Home Gardening Questions for Beginners

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Home Gardening Questions for Beginners

Here are some home gardening questions for beginners.  Starting a garden is simple and can be a little or lots of work depending on your desire.

How do I choose a garden site with the most available sun? As a County Agent I was called out to a location where the gardener was having a problem with her tomatoes not producing fruit. When talking to her on the phone she told me the tomato plants were in full sun. When I arrive at the location, to my surprise the tomato plants were surrounded by tall trees. The scrawny tomato plants were in full sun, but unfortunately only for about 15 minutes a day. When vegetable seed packets indicate likes full sun (tomatoes, peppers, peas, beets, cucumbers, and pumpkins) it means the sun hits the plants for at least 6 hours each day. I would recommend at least 8 hours to be producing the most vegetables. Morning sun is the best time because it dries the plants off earlier in the day to help prevent disease problems. If you do not have full sun make sure you choose vegetables that do not require full sun (broccoli, lettuce, spinach, or Swiss chard).

What size should my garden be? My second year garden was not as successful as my first and that is because the garden got too large. You will be more successful if you start out with a smaller size, I recommend 4 by 4 feet. Yes — 4 by 4 feet. When a small garden is properly managed you can produce more food than if you tackle a large garden and here is why. You can get more production out of a small garden by intercropping which is planning vegetables that mature early in with later maturing vegetables. An example would be radishes planted between the tomatoes plants. The radishes are finished before the tomatoes grow together. No rows also will help cut down on wasted space. The old method of planting in rows allows a place for weeds to grow. My second garden was 100 x 100 feet and by the end of the growing season it served as a hide-and-go-seek spot as a result of the 5 foot tall pig weeds that had over taken my garden. By planting vegetables close together to crowd out weeds you can produce plenty of wholesome vegetables for your family in a small space.

How do I choose the best garden soil? The biggest reason for my success as a beginning gardener was soil! The former chicken yard that I started with was full of well decomposed chicken manure. The soil had the perfect balance of soil pH (soil acidity), the nutrients N, P, and K (nitrogen, phosphorus, and potassium), micro nutriments, and organic matter. If you do not have access to an old chicken yard, go to your local garden store and purchase bags of soil. You might not want to spend the money on bags of dirt! But believe me this is the best insurance policy you have to being successful as a beginning gardener. I have taken college classes on soils and there is more that goes into the bag than dirt. The properly prepared bagged soil will be tested with less weed seeds to contend with later in the growing season. Don’t be cheat yourself; buy the bagged soil. For additional home Gardening questions for beginners check out The Home and Garden Information Center.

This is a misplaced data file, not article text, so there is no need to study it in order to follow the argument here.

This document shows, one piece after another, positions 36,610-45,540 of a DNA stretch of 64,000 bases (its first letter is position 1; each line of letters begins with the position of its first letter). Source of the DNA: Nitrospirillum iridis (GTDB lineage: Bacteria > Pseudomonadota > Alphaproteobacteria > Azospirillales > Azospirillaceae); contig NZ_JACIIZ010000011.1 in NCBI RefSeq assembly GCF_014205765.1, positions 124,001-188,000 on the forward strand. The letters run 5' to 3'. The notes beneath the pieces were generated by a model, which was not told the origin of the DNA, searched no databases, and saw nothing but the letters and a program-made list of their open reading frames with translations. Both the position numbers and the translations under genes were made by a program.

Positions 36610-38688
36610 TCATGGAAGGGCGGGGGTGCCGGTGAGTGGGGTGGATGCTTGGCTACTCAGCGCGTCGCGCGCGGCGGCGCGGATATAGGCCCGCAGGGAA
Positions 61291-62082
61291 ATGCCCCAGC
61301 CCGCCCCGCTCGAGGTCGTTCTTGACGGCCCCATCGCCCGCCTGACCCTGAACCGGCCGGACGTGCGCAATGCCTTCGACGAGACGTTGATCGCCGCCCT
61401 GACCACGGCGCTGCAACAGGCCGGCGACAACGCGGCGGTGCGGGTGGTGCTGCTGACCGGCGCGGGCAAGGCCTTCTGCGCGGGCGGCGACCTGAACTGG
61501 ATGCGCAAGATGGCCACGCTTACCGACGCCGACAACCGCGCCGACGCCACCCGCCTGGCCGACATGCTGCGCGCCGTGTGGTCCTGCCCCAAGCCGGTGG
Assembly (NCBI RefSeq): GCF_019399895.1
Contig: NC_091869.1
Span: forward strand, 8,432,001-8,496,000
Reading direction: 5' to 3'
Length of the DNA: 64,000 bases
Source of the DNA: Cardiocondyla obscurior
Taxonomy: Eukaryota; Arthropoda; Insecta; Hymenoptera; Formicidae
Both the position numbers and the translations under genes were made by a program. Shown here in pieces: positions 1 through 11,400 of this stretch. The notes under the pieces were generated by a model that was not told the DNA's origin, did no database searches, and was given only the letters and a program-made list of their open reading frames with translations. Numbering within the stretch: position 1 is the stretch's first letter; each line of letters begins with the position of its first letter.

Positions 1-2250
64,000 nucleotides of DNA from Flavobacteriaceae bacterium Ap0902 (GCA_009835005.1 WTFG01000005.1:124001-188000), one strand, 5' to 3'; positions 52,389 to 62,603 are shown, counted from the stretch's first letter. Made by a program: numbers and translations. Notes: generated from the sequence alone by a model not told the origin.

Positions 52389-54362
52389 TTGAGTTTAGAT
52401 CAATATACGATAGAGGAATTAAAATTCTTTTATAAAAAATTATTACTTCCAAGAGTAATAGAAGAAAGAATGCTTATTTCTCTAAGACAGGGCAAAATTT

How do I choose the best garden location? My first garden was in the back yard where I played every day. The site or location was critical for the success of my first garden. Make certain the garden is close to a door that you use a lot. I moved to a new house and consistently lost the plants in the front pots due to lack of water. After several years of failure I moved the pots to the end of the garage where I would walk by every day. Moving the pots 25 feet made the care for the plant successful. Some of you may be involved with community gardens. This takes extra effort to go to another location to care for your garden. It works well when you set a regularly scheduled time on the calendar so the weeds do not get ahead of the vegetables if you can’t garden outside your door.

Home Gardening Questions for Beginners

If you want to get started with a successful garden this year you will need to find a location with at least 6 hours of sun to give you the opportunity to raise sun loving vegetables. Remember to start with a small garden. A 4 by 4 foot gardens can provide lots of vegetables for the family if you use intercropping and no row planting methods. For the beginners, it is my recommendation that you purchase bagged soil at your garden center. The soil is well balanced, with the correct nutrients and adequate organic matter plus the weed problem will be decreased. Having your garden in a location that you will walk by on a regular basis will result in greater gardening success. If you would like to get started gardening but do not know where to begin make sure you check out this website dedicated to http://homegardeningforbeginners.org/.

Richard Godke is a lifelong gardener since age 8. He studied agriculture and taught high school horticulture. He spent almost 20 years working as a County Extension Agent in three states where he educated farmers, home owners, and youth in the areas of production agriculture and home horticulture. Godke has trained adult Master Gardeners and school-age 4-H members in every aspect of gardening, as well as establishing community gardens. He has introduced two daylily varieties with the American Hermerocallis Society and has served as a national certified national daylily exhibition judge. Godke has started http://homegardeningforbeginners.org/ dedicated to answering questions and assisting people in starting home gardens.